A single tournament doesn’t provide a significant statistical sample, but it can provide some interesting observations.  I divided the 347 teams with experience ranked by Pomeroy into quartiles.  Since “quartile” is one of those words that numbs the mind, let’s refer to the most experienced teams, those ranked 1 through 87, as seniors, and the remaining three groups as juniors, sophomores and freshmen. 

Kentucky (341) and Kansas (264) would then be referred to as freshmen, since their weighted class rank falls into the bottom one-fourth of experience of all 2009-10 NCAA Division I teams.  Duke (70) was a senior, Syracuse (181) and Butler (177) juniors, for example.

To win the NCAA tournament, a team first has to make the field.  Two-thirds of the 64 teams invited to the big dance were from the middle of Division I in terms of experience.  Surprisingly, more teams made the tournament from the junior and sophomore classes than from the senior class. This distribution would seem to imply that having some experience is important, but having lots of experience isn’t an additional advantage in reaching the tournament field.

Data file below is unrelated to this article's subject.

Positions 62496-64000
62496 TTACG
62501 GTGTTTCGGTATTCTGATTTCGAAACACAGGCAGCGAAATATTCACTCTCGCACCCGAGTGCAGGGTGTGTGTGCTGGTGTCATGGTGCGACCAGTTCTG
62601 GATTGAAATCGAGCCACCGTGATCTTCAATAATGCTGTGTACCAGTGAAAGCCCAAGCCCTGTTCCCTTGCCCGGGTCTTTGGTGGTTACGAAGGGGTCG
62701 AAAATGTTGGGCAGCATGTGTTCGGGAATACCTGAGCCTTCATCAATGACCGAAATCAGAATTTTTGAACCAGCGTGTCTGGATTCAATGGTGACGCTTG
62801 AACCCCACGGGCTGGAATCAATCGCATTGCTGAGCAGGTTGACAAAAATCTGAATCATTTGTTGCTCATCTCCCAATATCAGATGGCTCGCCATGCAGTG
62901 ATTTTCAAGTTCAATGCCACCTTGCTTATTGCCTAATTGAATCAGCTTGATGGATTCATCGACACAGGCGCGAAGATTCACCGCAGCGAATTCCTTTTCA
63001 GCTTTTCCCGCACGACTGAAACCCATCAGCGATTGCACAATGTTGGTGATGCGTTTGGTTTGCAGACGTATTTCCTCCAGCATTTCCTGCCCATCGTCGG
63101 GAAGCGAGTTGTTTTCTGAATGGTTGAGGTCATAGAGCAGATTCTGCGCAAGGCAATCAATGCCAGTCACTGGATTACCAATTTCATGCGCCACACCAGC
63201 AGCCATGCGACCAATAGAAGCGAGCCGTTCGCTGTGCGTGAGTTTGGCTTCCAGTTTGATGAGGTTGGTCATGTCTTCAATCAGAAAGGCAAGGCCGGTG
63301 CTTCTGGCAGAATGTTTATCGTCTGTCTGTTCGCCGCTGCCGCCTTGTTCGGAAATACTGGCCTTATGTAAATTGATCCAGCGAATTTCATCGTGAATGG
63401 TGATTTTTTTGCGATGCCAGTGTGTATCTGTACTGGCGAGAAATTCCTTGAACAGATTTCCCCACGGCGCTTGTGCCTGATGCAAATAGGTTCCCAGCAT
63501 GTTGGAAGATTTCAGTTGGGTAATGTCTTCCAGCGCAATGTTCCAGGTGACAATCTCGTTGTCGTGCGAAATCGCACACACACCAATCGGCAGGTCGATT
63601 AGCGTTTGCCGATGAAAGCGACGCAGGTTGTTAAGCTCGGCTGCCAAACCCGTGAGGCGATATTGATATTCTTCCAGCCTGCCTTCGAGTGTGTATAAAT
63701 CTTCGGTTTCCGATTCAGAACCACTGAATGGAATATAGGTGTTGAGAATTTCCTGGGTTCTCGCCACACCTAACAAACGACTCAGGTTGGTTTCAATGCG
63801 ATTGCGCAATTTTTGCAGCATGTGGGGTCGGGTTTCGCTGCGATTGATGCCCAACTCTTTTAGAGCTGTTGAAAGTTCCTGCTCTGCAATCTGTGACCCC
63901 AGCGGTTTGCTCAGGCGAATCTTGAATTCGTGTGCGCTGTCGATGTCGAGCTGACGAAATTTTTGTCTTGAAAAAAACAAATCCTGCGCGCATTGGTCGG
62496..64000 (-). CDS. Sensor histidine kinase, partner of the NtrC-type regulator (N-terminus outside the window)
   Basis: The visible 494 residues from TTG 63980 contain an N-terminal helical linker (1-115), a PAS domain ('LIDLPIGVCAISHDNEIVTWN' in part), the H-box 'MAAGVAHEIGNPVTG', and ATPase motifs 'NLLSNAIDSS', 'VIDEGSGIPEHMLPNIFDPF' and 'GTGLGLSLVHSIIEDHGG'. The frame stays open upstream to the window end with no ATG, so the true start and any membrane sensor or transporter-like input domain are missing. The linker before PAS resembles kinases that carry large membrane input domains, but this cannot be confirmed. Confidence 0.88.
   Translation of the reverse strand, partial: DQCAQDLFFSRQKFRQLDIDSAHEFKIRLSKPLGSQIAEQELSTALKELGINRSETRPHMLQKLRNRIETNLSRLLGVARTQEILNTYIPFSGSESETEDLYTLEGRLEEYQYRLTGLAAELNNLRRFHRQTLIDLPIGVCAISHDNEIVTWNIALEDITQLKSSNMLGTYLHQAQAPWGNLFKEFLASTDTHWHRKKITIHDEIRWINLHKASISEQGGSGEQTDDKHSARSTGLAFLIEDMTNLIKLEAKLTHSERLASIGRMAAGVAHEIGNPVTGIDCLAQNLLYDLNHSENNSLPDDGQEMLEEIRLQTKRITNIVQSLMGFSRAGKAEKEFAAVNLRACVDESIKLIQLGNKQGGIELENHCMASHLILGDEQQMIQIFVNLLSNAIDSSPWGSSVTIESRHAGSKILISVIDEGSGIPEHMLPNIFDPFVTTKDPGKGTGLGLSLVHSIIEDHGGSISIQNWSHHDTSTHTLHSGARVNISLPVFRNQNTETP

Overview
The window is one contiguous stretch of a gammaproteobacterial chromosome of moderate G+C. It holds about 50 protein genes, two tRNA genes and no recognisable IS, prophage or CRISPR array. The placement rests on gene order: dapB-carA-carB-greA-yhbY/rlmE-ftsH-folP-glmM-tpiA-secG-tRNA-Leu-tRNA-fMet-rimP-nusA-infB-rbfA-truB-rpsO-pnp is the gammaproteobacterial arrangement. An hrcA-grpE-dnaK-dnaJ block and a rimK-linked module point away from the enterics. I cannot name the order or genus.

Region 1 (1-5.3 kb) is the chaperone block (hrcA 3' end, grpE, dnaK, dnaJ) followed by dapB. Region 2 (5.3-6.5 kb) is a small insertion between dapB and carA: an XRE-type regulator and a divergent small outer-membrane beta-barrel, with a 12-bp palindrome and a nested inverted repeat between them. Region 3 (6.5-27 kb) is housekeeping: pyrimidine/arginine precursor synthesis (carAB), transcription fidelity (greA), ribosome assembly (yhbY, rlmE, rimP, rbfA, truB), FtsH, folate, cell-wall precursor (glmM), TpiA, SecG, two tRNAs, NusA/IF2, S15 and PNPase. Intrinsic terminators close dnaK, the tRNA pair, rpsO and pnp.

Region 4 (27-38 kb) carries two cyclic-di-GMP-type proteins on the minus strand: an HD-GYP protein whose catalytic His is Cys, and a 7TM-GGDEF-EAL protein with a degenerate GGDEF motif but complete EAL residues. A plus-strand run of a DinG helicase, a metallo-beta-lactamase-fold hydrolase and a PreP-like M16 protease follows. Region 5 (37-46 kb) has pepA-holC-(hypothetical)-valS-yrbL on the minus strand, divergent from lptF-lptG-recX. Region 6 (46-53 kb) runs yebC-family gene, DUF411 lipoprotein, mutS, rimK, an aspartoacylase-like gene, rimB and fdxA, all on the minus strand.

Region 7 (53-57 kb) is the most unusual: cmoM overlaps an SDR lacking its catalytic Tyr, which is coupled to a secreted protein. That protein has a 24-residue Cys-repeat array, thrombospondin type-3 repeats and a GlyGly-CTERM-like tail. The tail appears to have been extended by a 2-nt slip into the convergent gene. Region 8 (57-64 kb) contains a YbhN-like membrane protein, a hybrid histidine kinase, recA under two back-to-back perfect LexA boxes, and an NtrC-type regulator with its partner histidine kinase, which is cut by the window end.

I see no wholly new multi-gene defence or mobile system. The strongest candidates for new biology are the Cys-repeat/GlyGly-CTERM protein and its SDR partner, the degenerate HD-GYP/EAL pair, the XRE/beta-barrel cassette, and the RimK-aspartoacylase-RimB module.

How did inexperienced teams fare in the 2010 tournament?  Perhaps surprisingly, less experienced teams won more than half of the games played in this year’s tournament— 32 of the 63 games, or 51%.  Teams highlighted in yellow in the bracket diagram below won games against more experienced teams.  Considering the entire tournament from round one through the championship game, experience doesn’t seem to have been a huge factor.

The less experienced team actually won 20 of the 32 first-round games (63%).  The first round, however, hosts the greatest discrepancy in seeding (1-seeds play 16-seeds, for example), so a good but inexperienced team like Syracuse defeats a more experienced but weaker Vermont team.  Not that surprising.  Still, five teams with less experience and a worse seed won their first-round games.

The later rounds are more interesting.  As the tournament progresses, the seeding advantage decreases and we end up with 1- through 5-seeds, in other words, teams with better-matched talent.  Less experienced Michigan State (205) beat Tennessee (98) in the Midwest Region. With comparable seeding, the less experienced team won.

Similar results came from the West, where junior team Kansas State (159) was more experienced than sophomore team Butler (177), and was seeded quite a bit stronger at 2 than was Butler at 5.  The less experienced, higher-seeded team won.